AG blocked by defence
The auditor-general could not access military equipment and operational bases, as he was not allowed by the defence ministry's executive director, the audit report said.
01 July 2020 | Government
Auditor-general Junias Kandjeke was prevented from inspecting N$506.4 million of the defence ministry's expenditure for the 2018/19 financial year.
This is despite the law stipulating that the AG must be granted access to the books of all government entities.
Kandjeke reveals this in the ministry's 2018/19 financial year audit report.
It was submitted to the National Assembly for scrutiny by finance minister Ipumbu Shiimi last week.
The money in question falls under 'operational equipment, machinery and plant'.
Kandjeke could not access military equipment and operational bases as access was withdrawn by the defence ministry's executive director, the report stated. Kandjeke challenged the ministry to explain why these restrictions were imposed in contradiction with the law.
“Section 26 (1) [of the State Finance Act] states that the auditor-general or his delegate shall have access to all books, accounts, registers or statements which are kept in terms of any law in connection with the collection, receipt, custody, banking, payments or issuing of money, equipment and stores by only stationary institutions,” Kandjeke stated.
In his response, current defence minister Peter Vilho, who was the ministry's executive director at the time, stated that “access to military equipment and operational military bases for all civilians, including auditors, remains restricted until such a time the ministry receives a response from the president of the Republic of Namibia, based on the formal request for exemption submitted to the honourable minister of defence”.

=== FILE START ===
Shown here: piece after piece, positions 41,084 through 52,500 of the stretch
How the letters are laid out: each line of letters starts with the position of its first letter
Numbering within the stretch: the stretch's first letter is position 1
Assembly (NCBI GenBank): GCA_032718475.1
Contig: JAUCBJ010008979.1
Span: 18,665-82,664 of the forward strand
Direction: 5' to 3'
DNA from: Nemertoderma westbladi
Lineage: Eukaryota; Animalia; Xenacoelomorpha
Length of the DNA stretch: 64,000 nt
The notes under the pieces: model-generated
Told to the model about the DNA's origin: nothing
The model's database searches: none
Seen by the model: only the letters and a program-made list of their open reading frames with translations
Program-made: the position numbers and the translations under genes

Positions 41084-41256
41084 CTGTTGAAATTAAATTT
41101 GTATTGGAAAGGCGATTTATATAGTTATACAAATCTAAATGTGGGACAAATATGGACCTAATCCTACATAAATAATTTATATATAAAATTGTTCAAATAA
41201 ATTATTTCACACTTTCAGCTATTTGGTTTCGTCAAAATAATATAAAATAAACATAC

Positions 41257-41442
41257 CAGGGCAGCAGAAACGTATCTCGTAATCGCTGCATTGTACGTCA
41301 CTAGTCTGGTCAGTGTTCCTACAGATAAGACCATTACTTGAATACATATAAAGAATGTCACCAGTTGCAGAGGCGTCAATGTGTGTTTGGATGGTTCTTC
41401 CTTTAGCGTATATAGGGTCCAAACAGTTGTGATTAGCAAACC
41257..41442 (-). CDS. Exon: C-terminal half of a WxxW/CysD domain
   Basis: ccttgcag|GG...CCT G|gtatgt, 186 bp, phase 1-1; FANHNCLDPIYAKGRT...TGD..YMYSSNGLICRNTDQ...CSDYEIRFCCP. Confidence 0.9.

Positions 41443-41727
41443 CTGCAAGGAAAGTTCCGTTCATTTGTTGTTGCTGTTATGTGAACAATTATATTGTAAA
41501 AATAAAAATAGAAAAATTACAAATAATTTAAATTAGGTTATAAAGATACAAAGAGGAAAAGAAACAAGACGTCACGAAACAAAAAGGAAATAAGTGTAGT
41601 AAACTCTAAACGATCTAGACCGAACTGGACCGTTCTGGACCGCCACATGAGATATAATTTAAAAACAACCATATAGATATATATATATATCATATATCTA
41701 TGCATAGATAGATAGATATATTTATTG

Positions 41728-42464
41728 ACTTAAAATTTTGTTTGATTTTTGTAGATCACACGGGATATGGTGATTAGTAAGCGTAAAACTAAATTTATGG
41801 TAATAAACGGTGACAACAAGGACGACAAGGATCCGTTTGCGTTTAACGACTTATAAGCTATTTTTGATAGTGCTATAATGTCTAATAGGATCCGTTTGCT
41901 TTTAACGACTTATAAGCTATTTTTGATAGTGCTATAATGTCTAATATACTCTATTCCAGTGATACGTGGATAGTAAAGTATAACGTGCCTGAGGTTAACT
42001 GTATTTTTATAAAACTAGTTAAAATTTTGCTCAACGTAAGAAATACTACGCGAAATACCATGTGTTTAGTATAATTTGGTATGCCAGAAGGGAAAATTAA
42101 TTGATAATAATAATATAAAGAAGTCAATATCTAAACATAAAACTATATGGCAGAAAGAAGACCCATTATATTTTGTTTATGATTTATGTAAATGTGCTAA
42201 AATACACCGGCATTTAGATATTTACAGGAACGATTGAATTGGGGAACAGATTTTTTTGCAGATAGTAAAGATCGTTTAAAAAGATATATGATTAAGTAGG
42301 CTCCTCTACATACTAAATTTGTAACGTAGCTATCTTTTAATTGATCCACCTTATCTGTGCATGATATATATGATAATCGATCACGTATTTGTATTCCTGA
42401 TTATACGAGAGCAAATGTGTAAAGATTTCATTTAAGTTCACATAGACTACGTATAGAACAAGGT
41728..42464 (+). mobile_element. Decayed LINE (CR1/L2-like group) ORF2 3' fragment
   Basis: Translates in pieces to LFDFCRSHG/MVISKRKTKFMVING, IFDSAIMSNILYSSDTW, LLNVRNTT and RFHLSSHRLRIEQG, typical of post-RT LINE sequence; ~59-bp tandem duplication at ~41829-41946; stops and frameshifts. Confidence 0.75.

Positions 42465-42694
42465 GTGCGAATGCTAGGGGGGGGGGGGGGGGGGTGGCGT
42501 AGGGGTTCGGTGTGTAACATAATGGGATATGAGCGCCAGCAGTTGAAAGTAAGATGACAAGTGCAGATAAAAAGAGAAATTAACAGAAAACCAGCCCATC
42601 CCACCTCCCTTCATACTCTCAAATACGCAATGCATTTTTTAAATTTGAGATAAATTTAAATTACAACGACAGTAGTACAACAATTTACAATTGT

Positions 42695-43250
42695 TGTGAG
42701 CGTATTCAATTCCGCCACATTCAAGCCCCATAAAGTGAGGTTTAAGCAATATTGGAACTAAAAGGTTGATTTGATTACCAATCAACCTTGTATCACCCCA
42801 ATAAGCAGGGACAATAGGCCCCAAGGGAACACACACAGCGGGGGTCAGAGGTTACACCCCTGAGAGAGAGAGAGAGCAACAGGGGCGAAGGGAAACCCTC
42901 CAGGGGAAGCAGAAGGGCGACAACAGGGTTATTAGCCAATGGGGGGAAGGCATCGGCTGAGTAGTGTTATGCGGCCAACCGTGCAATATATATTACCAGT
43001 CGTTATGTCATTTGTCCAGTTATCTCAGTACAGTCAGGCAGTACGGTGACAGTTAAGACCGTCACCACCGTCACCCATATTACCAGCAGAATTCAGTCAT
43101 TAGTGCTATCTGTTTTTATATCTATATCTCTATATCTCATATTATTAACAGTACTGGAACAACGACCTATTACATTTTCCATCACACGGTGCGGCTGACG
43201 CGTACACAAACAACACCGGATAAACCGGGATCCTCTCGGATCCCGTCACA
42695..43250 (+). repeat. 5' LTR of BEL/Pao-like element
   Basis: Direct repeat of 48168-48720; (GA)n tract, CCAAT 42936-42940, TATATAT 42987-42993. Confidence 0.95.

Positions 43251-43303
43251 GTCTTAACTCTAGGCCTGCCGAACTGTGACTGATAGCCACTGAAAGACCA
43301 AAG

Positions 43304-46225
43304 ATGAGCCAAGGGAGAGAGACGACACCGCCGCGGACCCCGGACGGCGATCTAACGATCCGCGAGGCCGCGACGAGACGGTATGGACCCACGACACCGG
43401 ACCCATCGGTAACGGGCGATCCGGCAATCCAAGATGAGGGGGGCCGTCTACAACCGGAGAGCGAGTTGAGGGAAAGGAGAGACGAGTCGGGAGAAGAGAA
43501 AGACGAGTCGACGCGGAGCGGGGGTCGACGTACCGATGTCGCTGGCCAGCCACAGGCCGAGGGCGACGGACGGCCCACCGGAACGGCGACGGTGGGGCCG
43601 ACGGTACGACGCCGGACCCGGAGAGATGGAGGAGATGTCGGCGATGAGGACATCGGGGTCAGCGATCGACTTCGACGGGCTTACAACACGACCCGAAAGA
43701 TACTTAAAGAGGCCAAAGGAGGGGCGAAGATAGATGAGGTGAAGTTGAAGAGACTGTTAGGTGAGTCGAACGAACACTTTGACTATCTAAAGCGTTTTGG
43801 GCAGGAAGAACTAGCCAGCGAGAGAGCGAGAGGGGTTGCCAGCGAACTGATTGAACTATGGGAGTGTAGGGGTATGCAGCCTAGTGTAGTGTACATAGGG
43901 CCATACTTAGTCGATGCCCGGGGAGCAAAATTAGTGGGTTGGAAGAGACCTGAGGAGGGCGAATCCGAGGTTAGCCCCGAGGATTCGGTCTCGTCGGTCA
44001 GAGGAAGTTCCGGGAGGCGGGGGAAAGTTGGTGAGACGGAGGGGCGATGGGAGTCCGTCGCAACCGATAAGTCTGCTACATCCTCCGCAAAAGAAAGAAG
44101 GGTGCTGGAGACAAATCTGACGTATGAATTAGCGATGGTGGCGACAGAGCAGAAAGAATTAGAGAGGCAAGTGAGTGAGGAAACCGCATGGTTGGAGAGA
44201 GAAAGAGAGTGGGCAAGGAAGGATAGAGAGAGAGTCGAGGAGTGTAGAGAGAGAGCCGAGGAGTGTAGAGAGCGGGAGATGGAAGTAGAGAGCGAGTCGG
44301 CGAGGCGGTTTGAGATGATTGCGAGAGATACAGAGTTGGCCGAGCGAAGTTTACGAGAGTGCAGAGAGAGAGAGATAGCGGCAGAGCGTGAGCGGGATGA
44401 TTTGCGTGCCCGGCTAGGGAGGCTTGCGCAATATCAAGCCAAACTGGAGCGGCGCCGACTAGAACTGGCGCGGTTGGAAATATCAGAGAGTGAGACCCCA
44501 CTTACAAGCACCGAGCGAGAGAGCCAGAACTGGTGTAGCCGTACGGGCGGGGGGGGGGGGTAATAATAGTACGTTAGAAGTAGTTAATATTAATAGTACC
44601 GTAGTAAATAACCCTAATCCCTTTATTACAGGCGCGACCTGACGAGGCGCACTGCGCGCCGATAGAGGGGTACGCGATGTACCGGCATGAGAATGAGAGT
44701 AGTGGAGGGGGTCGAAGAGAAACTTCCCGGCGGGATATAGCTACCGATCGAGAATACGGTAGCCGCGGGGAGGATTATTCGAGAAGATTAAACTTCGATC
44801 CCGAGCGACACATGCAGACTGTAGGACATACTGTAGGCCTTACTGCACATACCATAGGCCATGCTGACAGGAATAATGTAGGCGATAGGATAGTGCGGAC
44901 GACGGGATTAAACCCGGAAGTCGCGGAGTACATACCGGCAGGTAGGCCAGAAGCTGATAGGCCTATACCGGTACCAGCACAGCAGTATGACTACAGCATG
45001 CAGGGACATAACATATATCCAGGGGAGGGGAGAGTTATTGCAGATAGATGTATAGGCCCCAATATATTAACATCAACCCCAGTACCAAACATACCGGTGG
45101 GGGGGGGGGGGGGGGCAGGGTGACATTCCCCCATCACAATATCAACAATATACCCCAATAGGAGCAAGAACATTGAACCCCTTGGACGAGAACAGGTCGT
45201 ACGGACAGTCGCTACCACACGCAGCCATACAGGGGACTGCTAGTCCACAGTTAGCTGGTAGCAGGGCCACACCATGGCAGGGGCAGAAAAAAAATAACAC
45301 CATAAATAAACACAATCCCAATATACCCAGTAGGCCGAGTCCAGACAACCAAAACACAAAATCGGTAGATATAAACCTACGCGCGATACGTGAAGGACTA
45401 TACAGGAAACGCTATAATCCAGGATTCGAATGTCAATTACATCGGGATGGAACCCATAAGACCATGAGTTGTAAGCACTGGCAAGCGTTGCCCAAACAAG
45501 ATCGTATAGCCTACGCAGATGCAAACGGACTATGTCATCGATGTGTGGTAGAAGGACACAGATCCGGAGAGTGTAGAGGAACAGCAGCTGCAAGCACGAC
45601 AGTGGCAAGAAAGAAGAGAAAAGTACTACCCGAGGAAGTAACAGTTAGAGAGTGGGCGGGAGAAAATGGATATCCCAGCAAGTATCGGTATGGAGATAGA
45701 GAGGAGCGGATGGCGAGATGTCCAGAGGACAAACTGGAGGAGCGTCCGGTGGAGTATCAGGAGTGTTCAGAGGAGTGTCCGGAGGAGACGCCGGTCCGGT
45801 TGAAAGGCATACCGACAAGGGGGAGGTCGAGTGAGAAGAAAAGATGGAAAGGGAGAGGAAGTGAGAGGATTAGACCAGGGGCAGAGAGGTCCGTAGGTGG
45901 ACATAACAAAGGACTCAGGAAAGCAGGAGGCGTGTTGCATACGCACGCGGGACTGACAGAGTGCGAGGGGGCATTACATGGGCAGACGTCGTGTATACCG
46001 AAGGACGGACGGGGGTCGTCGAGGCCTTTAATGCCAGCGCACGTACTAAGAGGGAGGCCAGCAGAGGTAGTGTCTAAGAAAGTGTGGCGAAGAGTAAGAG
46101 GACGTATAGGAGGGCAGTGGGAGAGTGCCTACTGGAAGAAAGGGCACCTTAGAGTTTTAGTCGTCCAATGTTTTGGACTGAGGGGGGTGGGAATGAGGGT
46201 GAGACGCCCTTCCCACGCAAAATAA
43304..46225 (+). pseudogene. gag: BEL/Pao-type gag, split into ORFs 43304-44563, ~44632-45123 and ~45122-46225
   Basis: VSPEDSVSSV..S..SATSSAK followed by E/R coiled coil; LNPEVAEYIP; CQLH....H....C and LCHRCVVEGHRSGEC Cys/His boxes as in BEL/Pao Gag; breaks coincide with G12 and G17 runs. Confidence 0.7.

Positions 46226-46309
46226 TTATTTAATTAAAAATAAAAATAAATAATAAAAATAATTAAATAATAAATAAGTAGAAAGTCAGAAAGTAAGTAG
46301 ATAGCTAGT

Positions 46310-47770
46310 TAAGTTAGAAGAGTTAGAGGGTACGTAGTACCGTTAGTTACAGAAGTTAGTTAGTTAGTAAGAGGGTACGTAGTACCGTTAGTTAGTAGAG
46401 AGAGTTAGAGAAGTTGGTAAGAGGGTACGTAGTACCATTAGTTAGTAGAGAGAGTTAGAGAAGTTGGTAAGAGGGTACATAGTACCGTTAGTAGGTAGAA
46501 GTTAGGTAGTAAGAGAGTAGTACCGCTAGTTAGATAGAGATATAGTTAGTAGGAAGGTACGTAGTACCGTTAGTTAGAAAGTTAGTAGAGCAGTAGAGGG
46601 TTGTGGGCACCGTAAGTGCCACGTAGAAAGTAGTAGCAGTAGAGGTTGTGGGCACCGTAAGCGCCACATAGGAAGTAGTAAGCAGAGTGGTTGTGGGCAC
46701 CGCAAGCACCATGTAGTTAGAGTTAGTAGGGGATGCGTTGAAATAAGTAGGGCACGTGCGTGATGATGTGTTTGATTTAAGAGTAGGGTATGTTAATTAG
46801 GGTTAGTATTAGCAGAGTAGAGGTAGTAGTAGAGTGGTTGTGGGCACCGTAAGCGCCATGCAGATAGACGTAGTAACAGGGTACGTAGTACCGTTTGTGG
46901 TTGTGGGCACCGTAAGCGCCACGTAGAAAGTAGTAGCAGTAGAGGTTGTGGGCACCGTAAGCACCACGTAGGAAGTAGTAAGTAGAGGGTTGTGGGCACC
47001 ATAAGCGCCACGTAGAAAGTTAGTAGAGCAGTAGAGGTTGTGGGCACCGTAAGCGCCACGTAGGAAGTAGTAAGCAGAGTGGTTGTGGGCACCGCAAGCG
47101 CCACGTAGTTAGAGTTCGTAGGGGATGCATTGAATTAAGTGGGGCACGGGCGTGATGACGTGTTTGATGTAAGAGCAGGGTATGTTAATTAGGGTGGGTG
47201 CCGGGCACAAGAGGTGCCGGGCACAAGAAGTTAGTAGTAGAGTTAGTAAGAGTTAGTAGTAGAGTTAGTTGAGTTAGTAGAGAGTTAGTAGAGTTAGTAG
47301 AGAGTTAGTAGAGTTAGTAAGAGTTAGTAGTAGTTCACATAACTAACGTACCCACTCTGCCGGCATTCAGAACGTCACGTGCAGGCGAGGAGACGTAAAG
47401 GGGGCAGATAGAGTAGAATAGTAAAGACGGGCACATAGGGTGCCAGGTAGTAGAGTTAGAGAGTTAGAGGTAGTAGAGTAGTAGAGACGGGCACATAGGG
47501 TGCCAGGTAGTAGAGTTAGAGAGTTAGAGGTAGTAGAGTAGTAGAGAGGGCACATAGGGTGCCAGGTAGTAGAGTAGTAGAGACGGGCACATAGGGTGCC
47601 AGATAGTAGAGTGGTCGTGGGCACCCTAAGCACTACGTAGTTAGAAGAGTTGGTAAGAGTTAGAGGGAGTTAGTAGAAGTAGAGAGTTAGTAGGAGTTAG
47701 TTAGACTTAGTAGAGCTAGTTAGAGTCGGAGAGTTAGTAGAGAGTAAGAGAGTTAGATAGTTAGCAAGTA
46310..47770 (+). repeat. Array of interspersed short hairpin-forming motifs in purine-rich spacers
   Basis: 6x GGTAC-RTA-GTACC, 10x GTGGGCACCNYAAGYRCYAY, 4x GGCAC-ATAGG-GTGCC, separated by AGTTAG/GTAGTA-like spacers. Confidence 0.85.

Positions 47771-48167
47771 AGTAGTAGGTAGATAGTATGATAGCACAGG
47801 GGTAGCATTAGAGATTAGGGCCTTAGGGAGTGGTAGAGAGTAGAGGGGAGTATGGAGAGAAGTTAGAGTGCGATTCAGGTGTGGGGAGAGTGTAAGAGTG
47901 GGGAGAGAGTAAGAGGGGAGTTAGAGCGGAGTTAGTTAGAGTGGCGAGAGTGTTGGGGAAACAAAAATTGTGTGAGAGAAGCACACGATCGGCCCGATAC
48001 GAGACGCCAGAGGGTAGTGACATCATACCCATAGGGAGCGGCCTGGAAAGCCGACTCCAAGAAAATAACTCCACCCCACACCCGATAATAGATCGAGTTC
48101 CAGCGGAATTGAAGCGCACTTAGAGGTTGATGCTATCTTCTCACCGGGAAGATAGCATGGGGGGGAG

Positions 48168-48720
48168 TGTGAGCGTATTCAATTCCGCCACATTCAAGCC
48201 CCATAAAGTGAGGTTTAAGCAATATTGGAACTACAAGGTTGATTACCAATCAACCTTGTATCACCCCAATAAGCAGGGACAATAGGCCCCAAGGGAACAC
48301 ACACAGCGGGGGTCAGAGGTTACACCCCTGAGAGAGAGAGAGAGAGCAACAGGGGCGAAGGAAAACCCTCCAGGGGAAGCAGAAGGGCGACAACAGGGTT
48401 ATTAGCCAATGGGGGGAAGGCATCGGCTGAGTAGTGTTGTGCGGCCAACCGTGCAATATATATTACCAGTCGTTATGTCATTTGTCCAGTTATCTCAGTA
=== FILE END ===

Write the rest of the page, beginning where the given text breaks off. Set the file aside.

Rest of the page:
The AG gave the ministry a disclaimer audit opinion, which is given when an institution fails to provide sufficient evidence for an audit opinion.
The ministry reported that it had spent N$10.5 million on bursaries and study assistance and incidental allowances for staff members undertaking qualification courses.
“However, the general ledger reflects that a total amount of N$12 172 485.47 was incurred. This resulted in an unexplained difference of N$1 682 273.45. It is recommended that the accounting officer should explain the difference,” the AG said.
The ministry's overspending and unauthorised expenditure continued during the 2018/19 financial year, the report further shows, with N$127.2 million spent without treasury authorisation in terms of Section 6 (a) (iii) of the State Finance Act.
“Despite the matter being raised in previous reports, no improvement [from the ministry] is evident,” Kandjeke reported.
He recommended that the ministry's accounting officer take steps to avoid overspending and ensure that planned activities are implemented within the approved budget.